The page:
Rights groups call for release of Mauritania blasphemy blogger
A coalition of rights groups have called for the release of a Mauritanian blogger due to be freed a month ago, after his death sentence for blasphemy was downgraded.
Cheikh Ould Mohamed Ould Mkheitir was given a two-year term on November 9 after he repented for charges of insulting the Prophet Muhammad in a blog post, and should have left jail because of the time he had already served.
Rights groups including Amnesty International, Reporters Without Borders and Human Rights Watch wrote an open letter to President Mohamed Ould Abdel Aziz on Thursday calling on him to ensure that Mkheitir "regains his freedom since he has served his sentence".
Mkheitir was accused of challenging decisions taken by the Prophet Mohammed and his companions during holy wars in the seventh century.
He also attacked the mistreatment of the country's black population, blasting "an iniquitous social order" with an underclass that was "marginalised and discriminated against from birth", and to which he belongs.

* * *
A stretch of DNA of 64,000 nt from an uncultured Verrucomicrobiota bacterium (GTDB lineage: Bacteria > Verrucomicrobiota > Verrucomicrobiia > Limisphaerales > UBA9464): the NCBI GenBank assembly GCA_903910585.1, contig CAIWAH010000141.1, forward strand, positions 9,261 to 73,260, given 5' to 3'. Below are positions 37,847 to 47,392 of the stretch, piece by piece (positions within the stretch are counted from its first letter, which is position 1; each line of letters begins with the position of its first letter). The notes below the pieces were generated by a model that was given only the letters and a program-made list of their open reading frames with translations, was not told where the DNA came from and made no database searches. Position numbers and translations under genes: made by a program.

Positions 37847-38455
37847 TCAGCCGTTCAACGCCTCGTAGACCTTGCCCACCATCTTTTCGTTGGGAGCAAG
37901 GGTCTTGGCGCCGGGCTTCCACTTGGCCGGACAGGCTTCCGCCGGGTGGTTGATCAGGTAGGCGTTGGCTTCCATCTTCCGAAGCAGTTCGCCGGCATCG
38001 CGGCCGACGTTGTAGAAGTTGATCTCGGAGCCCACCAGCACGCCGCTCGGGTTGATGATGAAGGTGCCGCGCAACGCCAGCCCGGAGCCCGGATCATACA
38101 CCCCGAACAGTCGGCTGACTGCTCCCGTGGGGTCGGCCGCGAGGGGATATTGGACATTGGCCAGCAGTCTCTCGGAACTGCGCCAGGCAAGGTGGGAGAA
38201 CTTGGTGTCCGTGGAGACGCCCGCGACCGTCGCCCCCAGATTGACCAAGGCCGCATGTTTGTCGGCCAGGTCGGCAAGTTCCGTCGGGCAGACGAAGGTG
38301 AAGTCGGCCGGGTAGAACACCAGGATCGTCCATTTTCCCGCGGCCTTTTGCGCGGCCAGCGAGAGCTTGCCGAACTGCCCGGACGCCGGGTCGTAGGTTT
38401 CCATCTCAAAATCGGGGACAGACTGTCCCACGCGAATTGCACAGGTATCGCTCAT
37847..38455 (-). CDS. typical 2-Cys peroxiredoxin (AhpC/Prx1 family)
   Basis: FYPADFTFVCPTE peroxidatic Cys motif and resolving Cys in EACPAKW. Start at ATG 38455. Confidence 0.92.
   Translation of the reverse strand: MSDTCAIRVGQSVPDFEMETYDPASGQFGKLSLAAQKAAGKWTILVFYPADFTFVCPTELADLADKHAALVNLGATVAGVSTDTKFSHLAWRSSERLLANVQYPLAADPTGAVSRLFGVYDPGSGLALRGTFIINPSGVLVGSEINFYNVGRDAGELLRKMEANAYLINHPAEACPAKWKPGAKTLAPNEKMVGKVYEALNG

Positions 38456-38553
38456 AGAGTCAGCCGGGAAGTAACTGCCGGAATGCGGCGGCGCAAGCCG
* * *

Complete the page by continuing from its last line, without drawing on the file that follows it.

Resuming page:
Modern-day slavery in Mauritania, under a hereditary system of servitude, forces members of the "slave" caste to work without pay as cattle herders and domestic servants, despite an official ban.
The groups also urged the authorities "to take steps to guarantee Mohamed's safety upon his release" as protests calling for the blogger's death have rocked Mauritania several times during court proceedings.
Mkheitir remains in custody but his family do not know where he is being held, they told the Committee to Protect Journalists (CPJ).
A new bill designed to stop repentance from providing a way to avoid the death penalty in blasphemy and apostasy cases is now under consideration.